Data on public attitudes towards CBD use in the UK would appear to demonstrate that CBD has now gone mainstream. A recent survey indicates that between 8% and 11% of UK adults – approximately 4 to 6 million people – have tried CBD. The same report states that 7% of the population have used cannabis for medicinal purposes in the past year, rising to 41% among those who have used CBD in the past year.
For years, as a prohibited product, the benefits of CBD remained largely unknown. However, with the recent changes to UK law and the growing legalisation of hemp worldwide, CBD products are beginning to find a place in the everyday lives of consumers with a broad appeal, reaching all ages.
CBD and the wellness trend
CBD oil has gained popularity in recent years as a health supplement, mainly because of its analgesic and anti-inflammatory properties; although some studies have also argued its effectiveness in the treatment of arthritis, anxiety, depression and even Parkinson’s disease. Over the past two decades the global drive toward a healthier lifestyle has been impossible to miss, and it just so happens that the medicinal properties of CBD neatly marry with this global shift.
Consumers’ desire to remain healthy, to improve quality of life, and to take better care of their bodies is what makes CBD so appealing. Respondents to the research report ‘that CBD is effective for them and should be made more widely available, however costs was raised as a factor. A sizeable proportion of regular CBD users are deriving – or claiming to experience – a medicinal or therapeutic benefit from the CBD they buy.’2
Dr Raj brings it all back to earth
“Let’s balance this with the science… there is increasing evidence that CBD may have positive effects for pain management, anxiety and sleep – but do your research!” cautions Dr Raj, Head of Product Development at Medicaleaf Ltd.
To provide a little more background, here are some symptoms and conditions CBD may offer relief from, and the science behind it.
Did you know…
- It was recorded in the first editions of the Pen Ts’ao Ching (the earliest Chinese materia medica book) that Emperor Shen-Nung used topical hemp oils and teas for pain relief in 2737 BC.
- The Romans also used hemp: in 77AD Pliny the Elder reported that hemp oil was beneficial in removing insects from the ears and for pain relief;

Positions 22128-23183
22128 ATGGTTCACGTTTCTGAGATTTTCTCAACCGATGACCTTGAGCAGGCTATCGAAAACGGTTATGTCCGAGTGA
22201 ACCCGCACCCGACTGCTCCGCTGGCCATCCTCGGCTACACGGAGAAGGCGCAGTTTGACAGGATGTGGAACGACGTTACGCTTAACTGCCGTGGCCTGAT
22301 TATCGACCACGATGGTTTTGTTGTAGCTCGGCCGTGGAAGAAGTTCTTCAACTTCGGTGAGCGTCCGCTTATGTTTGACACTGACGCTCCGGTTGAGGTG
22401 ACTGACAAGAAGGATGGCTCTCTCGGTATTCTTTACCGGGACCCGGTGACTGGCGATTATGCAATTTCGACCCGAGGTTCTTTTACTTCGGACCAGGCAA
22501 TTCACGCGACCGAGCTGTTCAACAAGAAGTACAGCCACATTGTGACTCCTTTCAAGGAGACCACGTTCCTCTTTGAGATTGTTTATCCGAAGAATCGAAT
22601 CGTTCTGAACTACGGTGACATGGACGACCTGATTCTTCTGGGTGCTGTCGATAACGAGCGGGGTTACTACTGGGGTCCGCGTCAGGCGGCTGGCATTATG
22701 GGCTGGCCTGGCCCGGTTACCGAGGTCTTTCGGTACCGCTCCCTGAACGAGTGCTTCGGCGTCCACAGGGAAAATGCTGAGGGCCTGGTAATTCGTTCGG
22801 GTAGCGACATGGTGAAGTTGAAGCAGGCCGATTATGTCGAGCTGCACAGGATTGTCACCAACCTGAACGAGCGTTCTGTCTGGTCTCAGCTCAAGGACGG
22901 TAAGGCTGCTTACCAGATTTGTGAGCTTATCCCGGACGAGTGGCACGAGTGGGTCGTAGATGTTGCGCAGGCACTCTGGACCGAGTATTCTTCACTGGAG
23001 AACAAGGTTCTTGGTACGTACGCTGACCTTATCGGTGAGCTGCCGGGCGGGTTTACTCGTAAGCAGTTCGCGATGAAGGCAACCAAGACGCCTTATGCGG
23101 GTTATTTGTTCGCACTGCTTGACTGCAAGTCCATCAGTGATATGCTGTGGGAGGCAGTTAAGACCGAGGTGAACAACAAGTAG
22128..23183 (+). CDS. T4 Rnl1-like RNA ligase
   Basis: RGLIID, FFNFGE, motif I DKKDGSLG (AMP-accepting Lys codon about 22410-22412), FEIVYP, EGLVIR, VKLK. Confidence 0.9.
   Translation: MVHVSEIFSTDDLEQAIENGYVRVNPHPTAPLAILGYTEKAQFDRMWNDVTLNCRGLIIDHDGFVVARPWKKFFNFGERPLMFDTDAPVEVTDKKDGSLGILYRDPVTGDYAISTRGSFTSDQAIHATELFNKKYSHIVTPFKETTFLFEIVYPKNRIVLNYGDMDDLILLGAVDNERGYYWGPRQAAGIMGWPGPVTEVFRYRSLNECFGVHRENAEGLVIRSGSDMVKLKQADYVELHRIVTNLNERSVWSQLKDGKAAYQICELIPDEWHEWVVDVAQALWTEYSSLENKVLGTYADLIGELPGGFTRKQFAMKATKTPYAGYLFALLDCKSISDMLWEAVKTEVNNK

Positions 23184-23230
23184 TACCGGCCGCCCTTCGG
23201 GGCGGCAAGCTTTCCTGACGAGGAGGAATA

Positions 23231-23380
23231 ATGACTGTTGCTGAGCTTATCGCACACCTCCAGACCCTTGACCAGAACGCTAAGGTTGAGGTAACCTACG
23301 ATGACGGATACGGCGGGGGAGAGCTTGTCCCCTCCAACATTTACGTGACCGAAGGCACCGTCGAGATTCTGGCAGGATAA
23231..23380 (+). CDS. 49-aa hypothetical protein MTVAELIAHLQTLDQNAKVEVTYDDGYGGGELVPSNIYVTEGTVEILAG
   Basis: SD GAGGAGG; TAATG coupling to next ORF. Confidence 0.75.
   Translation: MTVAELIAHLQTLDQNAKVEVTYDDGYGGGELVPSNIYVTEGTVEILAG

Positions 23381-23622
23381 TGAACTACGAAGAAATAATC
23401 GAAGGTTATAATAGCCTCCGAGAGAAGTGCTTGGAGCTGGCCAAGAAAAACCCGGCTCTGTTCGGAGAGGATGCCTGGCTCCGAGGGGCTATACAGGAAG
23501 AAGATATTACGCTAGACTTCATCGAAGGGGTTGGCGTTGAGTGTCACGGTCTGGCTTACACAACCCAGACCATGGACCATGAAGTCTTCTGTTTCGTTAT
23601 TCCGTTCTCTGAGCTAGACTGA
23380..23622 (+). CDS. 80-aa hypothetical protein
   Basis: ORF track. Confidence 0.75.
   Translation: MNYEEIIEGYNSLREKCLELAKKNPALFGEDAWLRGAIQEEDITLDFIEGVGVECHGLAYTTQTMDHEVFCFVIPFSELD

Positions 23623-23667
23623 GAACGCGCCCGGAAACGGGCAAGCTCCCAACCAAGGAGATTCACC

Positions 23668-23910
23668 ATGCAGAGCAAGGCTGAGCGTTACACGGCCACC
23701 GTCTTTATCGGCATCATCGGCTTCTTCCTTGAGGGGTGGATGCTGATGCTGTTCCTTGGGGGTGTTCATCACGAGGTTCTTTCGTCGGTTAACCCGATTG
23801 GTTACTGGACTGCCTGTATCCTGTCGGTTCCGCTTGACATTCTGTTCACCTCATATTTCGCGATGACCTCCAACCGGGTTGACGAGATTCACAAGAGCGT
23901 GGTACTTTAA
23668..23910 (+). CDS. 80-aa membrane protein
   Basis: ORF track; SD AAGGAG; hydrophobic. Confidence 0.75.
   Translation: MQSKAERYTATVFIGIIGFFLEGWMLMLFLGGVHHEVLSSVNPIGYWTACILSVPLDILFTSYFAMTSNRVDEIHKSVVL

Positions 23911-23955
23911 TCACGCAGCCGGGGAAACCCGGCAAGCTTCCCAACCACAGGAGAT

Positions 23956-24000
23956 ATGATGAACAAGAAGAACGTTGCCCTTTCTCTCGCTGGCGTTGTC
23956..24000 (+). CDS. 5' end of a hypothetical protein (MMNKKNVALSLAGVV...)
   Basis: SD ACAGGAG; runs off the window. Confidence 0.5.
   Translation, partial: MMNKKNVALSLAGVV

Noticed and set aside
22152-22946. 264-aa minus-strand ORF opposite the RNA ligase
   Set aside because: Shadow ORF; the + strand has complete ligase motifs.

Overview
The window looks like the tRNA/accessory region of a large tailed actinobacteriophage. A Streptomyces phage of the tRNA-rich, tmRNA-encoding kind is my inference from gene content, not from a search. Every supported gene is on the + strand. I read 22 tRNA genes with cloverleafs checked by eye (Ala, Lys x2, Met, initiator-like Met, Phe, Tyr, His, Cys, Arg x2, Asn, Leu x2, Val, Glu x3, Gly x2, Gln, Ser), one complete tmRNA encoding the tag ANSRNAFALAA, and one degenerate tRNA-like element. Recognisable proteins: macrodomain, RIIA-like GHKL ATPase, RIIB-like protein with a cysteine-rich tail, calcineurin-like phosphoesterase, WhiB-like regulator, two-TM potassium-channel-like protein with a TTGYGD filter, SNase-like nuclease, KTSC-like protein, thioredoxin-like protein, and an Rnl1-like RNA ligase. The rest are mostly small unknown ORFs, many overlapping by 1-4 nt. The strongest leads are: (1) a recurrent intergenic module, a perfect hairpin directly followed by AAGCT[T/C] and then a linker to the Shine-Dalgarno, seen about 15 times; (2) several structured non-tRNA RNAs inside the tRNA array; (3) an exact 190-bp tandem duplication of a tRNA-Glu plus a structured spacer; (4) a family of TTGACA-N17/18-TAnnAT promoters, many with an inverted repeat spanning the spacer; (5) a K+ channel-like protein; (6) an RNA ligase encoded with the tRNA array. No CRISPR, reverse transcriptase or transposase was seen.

- Henry VIII passed an act in parliament in 1535 compelling landowners to sow a quarter acre of hemp each year or face fines; and
- In 1942, Henry Ford built an experimental car with the body panels made from hemp fibre.
Google and you’ll find anecdotal evidence online from people who said CBD did or didn’t work for them. Some suggest that CBD is a placebo, or the new ‘snake oil’; and that it may have some psychological benefits but no physiological effect. With placebos, the brain convinces the body that its symptoms are improving, even when a substance has no actual healing power. In many human studies, CBD was tested alongside a placebo, and was found to have an effect on whatever symptoms the study was testing for. With side effects of CBD seeming rare, this cannabis compound is generally considered safe to consume, and it may even bring therapeutic benefit to users.
Social proof is a huge influencer on the ‘man on the street’s’ decision to buy; and there is no shortage of stories from people with compelling health transformations.
Clinical trials have demonstrated safety and effectiveness in pain treatment with CBD. A study of 177 patients with pain from advanced cancer found an extract with THC and CBD to be about twice as effective as an extract of THC alone. This study suggests that the presence of CBD improved efficacy in treating pain and a nod to ‘the entourage effect’ in action – the entourage effect is achieved using whole plant therapy, or extracts containing CBD (as well as other cannabinoids and terpenes) to relieve symptoms more effectively.
CBD can be a viable alternative pain treatment for:
- Muscle, joint, or back pain; and
- Inflammation or pain from arthritis.
Research indicates3 that CBD enhances serotonin levels to better regulate pain with anti-inflammatory effects through the same pathways that trigger inflammation in the first place. Using topicals like CBD balms, gels, and lotions, applied directly to the affected area the results and benefits may be seen faster than other routes.